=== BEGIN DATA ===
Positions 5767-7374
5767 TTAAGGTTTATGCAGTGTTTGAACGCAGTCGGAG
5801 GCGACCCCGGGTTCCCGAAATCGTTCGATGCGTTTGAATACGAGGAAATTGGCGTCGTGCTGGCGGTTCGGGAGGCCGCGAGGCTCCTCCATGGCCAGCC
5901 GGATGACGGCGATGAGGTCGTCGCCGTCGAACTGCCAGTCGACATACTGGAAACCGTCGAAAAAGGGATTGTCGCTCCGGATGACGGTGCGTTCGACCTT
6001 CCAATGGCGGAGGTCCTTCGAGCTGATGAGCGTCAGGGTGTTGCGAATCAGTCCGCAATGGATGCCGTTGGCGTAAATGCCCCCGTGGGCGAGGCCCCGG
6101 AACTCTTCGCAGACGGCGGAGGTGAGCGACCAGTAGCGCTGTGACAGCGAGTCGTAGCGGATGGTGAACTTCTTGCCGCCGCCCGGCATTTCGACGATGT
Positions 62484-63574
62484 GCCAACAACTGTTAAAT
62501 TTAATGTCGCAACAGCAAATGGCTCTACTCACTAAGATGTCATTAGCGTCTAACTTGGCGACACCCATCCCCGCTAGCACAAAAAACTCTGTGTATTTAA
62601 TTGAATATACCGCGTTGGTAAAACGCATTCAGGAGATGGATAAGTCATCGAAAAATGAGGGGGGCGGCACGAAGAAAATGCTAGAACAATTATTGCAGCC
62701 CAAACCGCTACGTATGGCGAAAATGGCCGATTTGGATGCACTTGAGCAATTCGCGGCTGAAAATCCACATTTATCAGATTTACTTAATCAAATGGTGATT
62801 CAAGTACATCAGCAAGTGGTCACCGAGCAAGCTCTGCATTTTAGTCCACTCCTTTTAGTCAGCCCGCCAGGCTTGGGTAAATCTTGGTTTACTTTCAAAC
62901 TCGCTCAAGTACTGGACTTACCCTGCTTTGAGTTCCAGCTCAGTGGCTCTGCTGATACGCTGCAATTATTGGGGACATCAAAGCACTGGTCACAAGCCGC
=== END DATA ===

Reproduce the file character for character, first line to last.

Positions 5767-7374
5767 TTAAGGTTTATGCAGTGTTTGAACGCAGTCGGAG
5801 GCGACCCCGGGTTCCCGAAATCGTTCGATGCGTTTGAATACGAGGAAATTGGCGTCGTGCTGGCGGTTCGGGAGGCCGCGAGGCTCCTCCATGGCCAGCC
5901 GGATGACGGCGATGAGGTCGTCGCCGTCGAACTGCCAGTCGACATACTGGAAACCGTCGAAAAAGGGATTGTCGCTCCGGATGACGGTGCGTTCGACCTT
6001 CCAATGGCGGAGGTCCTTCGAGCTGATGAGCGTCAGGGTGTTGCGAATCAGTCCGCAATGGATGCCGTTGGCGTAAATGCCCCCGTGGGCGAGGCCCCGG
6101 AACTCTTCGCAGACGGCGGAGGTGAGCGACCAGTAGCGCTGTGACAGCGAGTCGTAGCGGATGGTGAACTTCTTGCCGCCGCCCGGCATTTCGACGATGT
Positions 62484-63574
62484 GCCAACAACTGTTAAAT
62501 TTAATGTCGCAACAGCAAATGGCTCTACTCACTAAGATGTCATTAGCGTCTAACTTGGCGACACCCATCCCCGCTAGCACAAAAAACTCTGTGTATTTAA
62601 TTGAATATACCGCGTTGGTAAAACGCATTCAGGAGATGGATAAGTCATCGAAAAATGAGGGGGGCGGCACGAAGAAAATGCTAGAACAATTATTGCAGCC
62701 CAAACCGCTACGTATGGCGAAAATGGCCGATTTGGATGCACTTGAGCAATTCGCGGCTGAAAATCCACATTTATCAGATTTACTTAATCAAATGGTGATT
62801 CAAGTACATCAGCAAGTGGTCACCGAGCAAGCTCTGCATTTTAGTCCACTCCTTTTAGTCAGCCCGCCAGGCTTGGGTAAATCTTGGTTTACTTTCAAAC
62901 TCGCTCAAGTACTGGACTTACCCTGCTTTGAGTTCCAGCTCAGTGGCTCTGCTGATACGCTGCAATTATTGGGGACATCAAAGCACTGGTCACAAGCCGC